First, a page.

Help with large dataset page rank calculation

Hi guys,

I'm reaching out because I wrote a script which worked on a smaller scale,
but is not working on the full scale for calculating pagerank.

I have a 656 gb csv file of "edges" on the internet, like so:

Originally, I used the pandas library to prepare the data to send over to
graph tool, it worked by:
1) read CSV
2) covert everything to lower case
3) create a dataframe of unique vertices (eg.,,
etc) with integer indexes
4) in an effort to speed up and save memory, replace edges dataframe cells
with integer representation
Becomes ...
3 1
3 69
5) THEN send over edges dataframe to graph tool
6) graph tool does its magic, calculating pagerank
7) pandas takes every returned pagerank and replaces the integer index with
it's matching domain
3 0.878896437
Becomes ... 0.878896437

The problem I'm having is that the pandas library can't even finish reading
my csv file, even after 3 hours, on the largest AWS instance.

I know this isn't related to pandas but I was wondering if there was a
better way to prepare the data to send over to graph tool that could work
at my scale? Is there anything I can do to read the csv file, calculate
pagerank, and output all the domain vertices with their respective pagerank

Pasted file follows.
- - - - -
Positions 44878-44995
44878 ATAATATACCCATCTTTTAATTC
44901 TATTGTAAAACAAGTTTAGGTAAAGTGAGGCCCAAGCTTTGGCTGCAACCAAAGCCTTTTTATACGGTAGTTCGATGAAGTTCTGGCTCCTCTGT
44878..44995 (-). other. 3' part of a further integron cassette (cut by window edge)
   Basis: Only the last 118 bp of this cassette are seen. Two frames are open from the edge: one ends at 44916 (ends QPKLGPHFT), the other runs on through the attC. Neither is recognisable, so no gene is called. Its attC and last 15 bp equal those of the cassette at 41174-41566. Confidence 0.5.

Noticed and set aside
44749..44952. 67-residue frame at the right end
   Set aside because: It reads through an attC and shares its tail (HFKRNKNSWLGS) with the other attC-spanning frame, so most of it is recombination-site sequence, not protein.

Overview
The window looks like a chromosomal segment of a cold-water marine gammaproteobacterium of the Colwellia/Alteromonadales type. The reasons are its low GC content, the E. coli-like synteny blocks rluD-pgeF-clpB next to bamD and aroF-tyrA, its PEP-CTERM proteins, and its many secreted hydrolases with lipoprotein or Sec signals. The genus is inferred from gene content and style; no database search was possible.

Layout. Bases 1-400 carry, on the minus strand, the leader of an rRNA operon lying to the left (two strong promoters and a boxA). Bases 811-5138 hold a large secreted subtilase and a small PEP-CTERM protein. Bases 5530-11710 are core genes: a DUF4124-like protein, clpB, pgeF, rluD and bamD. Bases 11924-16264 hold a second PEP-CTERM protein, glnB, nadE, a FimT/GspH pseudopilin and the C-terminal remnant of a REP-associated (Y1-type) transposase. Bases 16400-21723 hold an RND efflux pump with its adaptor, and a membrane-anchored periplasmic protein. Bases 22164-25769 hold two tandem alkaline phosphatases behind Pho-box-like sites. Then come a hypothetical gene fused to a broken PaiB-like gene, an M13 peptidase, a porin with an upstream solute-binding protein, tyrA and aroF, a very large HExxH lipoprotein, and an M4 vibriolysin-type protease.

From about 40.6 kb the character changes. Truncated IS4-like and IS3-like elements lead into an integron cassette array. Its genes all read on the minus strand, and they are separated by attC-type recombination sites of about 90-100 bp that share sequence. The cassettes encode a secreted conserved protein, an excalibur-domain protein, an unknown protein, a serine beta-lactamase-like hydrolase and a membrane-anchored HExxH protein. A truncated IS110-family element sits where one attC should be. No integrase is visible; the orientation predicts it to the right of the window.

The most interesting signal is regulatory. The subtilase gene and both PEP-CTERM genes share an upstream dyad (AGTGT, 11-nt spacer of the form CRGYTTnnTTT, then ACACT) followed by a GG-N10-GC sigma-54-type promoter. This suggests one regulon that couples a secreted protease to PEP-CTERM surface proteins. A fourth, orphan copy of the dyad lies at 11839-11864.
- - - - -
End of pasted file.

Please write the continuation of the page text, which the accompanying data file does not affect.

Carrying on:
I'm scared my only option is using spark in some distributed fashion ... If
that is the case, how do I still get the edges data as integers into graph
tool anyways?

Any feedback is greatly appreciated

Thank you!

attachment.html (3.86 KB)

I think the simplest approach is to drop pandas completely, and work
with the file directly. You should avoid loading the entire file into
memory, and instead use the iterator interface of Python's csv
module. As the edges are read, you process them and add them to your
graph one by one.

If you look closely, you will see that graph-tool already provides a
"load_graph_from_csv" function:

This automates this process and performs some basic processing like
hashing the vertex names. You can create some intermediary iterator that
converts things to lower case.

Now, for a file of size 600 gb, this will still be quite slow. Maybe you
should take a look at some fast CSV parsers out there, e.g.: